A more intelligent debate would focus around how to manage the decline and how to ensure that the available resources and wealth are equitably and effectively distributed.

          • queenstfarmer 7.1.2.1.2

            “Krugman’s ideological, academic theories have failed.”

            Citation very much needed

            Yes Krugman did pan the “stimulus”, because he wanted it to be even bigger (drowning the US in the biggest debt in its history just isn’t enough, apparently). I’m sure no amount of Govt expansion would be too much in his view – he’d probably complain that the Soviet Union was too laissez faire.

            It’s his Keynesian theories that have demonstrably failed. Even President Obama has admitted that the US is no better off, and in fact has much higher unemployment, than pre-“stimulus”. The biggest change is being saddled with record debt.

            • Pascal's bookie 7.1.2.1.2.1

              None of that proves Krugman wrong, though your bluster about what you imagine would satisfy him (the soviet union? really qs?) does seem to show that you don’t know much about Krugman’s work.

              For him to have been proven wrong you would need to show that the stimpak that was passed was what he wanted, that he predicted it would work, and that it didn’t. You don’t seem able to show these things, but instead rely on bluster. Any particular reason for that?

              What the record seems to show is that he said it was badly designed, too small, and would only have a weak effect.

              • queenstfarmer

                You’re reading it wrong. I never made any suggestion about “proving Krugman wrong”, just observed that his theories have demonstrably failed. As I already said, the stimulus wasn’t big enough for Krugman (incredulously), which of course gives him wriggle-room to deny being wrong on that specific point. Which he is free to deny.

                • Colonial Viper

                  Pointless and irrelevant.

                  What is on point is that the entire financial system is now rigged solely as a bonus generating machine for Wall St banking executives.

                  Time to take our economy back from the 0.1%

                • Pascal's bookie

                  Perhaps you could explain the difference between proving someone wrong, and proving that their theories have failed, I’m not seeing one.

                  The fact remains that to demonstrate that someone’s theory has failed, you need to show that the theory has been applied, and not worked.

                  Krugman didn’t get the stimpak he wanted, (and his critiques of it were as much about the form it took as of it’s size) and he predicted that it would only be of minor benefit. That prediction seems to have stacked up pretty well. particularly in comparison to many of his critics who predicted hyperinflation and rapidly rising bond rates.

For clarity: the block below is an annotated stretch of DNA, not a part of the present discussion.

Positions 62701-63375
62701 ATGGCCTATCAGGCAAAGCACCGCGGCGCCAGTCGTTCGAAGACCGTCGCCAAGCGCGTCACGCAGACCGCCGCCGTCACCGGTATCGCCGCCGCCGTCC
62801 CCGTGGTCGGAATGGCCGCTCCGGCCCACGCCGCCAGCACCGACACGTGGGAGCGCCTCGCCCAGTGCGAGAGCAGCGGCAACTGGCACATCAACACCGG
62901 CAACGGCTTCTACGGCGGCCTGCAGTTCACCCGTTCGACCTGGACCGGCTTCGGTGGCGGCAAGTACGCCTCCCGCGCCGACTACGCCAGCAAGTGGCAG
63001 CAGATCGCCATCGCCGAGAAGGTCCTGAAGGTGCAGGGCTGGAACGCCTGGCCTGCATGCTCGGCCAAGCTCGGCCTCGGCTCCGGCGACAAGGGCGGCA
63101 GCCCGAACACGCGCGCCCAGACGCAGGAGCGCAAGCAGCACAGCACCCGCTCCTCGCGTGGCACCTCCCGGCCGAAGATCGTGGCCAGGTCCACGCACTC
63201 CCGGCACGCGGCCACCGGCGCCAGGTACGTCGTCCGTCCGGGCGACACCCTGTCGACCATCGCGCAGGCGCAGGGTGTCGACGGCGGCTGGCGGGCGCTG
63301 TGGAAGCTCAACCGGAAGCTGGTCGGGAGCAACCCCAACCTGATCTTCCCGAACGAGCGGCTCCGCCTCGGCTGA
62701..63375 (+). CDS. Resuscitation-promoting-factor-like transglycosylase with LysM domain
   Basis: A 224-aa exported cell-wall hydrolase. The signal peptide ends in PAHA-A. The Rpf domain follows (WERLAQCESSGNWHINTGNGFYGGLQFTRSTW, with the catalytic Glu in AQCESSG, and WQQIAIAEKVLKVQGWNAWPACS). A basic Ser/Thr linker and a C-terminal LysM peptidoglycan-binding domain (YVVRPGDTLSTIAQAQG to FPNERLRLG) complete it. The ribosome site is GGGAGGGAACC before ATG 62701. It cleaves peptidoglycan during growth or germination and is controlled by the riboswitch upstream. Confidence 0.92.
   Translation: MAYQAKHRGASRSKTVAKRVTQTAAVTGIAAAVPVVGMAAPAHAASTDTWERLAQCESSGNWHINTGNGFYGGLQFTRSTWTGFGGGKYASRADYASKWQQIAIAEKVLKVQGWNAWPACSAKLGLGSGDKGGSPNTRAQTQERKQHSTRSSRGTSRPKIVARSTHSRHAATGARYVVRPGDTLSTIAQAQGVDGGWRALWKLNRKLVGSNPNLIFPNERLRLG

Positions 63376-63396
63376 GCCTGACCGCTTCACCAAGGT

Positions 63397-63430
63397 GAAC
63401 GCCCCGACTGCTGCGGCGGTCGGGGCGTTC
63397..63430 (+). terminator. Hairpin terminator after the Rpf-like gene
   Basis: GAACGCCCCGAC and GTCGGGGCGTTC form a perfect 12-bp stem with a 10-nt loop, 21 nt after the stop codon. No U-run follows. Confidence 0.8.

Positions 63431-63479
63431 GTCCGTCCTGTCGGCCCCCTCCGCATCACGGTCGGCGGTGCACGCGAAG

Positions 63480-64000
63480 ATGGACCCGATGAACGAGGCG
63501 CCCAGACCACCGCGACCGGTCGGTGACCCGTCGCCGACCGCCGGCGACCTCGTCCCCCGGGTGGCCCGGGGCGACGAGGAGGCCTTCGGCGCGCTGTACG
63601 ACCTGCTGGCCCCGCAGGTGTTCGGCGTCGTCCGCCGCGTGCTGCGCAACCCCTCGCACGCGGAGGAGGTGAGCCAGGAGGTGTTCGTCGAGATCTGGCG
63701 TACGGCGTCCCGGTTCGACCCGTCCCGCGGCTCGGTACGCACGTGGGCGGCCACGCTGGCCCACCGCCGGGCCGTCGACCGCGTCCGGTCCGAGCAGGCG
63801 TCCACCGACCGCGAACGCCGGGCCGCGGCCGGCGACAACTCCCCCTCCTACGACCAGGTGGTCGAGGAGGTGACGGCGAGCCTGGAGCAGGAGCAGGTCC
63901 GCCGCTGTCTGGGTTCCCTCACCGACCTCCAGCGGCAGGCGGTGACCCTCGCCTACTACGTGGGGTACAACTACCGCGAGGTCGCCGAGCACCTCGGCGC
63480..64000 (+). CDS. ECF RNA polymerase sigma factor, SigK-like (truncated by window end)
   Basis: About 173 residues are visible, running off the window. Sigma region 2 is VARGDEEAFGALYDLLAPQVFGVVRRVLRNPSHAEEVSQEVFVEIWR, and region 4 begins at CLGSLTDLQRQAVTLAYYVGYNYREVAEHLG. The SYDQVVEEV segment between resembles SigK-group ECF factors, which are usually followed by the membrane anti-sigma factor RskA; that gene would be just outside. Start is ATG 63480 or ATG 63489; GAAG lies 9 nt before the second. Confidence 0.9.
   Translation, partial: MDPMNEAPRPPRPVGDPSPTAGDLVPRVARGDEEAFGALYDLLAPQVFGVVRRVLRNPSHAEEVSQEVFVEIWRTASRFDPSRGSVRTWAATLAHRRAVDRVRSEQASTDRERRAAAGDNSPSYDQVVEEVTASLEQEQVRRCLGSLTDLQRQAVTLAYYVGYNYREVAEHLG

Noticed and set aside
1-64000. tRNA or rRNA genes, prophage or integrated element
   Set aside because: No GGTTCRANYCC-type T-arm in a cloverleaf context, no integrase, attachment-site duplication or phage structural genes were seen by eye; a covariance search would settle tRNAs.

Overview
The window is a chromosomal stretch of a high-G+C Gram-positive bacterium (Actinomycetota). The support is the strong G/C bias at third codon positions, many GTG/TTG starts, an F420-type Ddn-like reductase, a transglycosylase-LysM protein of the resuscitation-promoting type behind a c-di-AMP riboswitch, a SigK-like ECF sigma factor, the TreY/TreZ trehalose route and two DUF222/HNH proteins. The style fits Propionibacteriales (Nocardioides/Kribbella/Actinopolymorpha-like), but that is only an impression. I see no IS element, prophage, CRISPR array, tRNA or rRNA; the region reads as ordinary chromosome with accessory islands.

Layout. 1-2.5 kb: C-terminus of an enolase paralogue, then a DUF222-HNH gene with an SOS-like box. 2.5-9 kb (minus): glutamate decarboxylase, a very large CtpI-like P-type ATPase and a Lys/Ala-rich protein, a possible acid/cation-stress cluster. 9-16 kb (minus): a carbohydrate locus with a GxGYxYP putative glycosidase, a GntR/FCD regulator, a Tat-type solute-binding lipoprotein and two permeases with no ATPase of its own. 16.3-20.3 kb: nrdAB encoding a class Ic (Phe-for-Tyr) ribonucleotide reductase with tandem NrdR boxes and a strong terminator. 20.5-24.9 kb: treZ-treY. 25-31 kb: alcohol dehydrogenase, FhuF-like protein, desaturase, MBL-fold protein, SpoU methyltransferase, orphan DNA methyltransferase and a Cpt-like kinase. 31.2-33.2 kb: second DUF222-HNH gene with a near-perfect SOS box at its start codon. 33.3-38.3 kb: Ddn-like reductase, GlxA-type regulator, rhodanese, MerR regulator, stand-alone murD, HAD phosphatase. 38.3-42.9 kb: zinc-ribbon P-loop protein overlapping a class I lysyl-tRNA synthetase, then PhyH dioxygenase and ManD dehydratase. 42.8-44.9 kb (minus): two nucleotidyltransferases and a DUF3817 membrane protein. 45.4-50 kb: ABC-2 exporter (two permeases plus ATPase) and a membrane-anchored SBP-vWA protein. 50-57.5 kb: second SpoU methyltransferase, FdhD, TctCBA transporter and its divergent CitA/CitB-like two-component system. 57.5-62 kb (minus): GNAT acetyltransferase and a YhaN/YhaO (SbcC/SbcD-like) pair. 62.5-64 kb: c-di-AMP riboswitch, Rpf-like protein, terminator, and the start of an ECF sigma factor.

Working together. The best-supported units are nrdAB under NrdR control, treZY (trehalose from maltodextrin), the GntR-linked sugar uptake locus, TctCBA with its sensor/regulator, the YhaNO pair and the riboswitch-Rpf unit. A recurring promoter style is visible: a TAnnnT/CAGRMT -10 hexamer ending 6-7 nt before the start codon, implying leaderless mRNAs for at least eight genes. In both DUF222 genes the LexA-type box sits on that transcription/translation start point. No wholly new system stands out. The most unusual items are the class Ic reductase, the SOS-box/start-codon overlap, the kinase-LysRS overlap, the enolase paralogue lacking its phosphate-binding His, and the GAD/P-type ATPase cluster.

• Pascal's bookie 7.1.2.1.2.2

              Oh, and the stimpak is pretty much insignificant as a part of the US debt problem:

              http://www.nytimes.com/2011/07/24/opinion/sunday/24sun4.html

            • Ari 7.1.2.1.2.3

              LOL Keynesian theories being failed, pull the other one, what kind of economists do you think have it right? The ones working from Hayek?

              • queenstfarmer

                Who says anyone has the “dismal science” right? Unless you have a time machine, no-one knows for certain whether a less profligate stimulus would have caused less, or maybe even more, damage than what has been tried.

                • Colonial Viper

                  Then what are you on about.

                  There are US$400T to $600T of outstanding, off balance sheet derivatives in the world financial system today.

                  That’s what is going to fuck us. Weapons of mass financial destruction.

                  Arguing over $0.8T of Main St economic stimulus more or less is pointless and irrelevant.

                • Pascal's bookie

                  You should really read the links people are posting, this one deals with the profligacy of the stimulus.

                  http://www.washingtonpost.com/wp-dyn/content/article/2010/06/18/AR2010061803289.html

                  Short version; although there was a federal stimulus package, at the state level there was fiscal contraction. This meant that overall the amount of govt stimulus was nowhere near as large as what the headline stimpak figure would have you believe.

                  If you are going to argue that the results of this particular stimpak tell you something definitive about the effectiveness of govt stimulus generally, that is something you absolutely have to take into account.

                  Though I am suspecting, once again, that you are not particularly interested in actual facts.

                  Your argument appears to be the ideological response you accuse Krugman of.

        • aerobubble 7.1.2.2

          Money is like blood in a body, it carries oxygen. But govt does not oxygenate
          the blood, it merely insures the vitality of the blood and how much there is.
          Problem, thatcherism expanded the money supply in response to a glut of
          cheap high density fuels. Like they didn’t know it would run dry!!!

          Of course they all did, that’s why we have politicians, too few, too stupid,
          who can look cluesless and often are. Now all I want to know is who
          wins. In a world of economic hurt, who wins? who loses?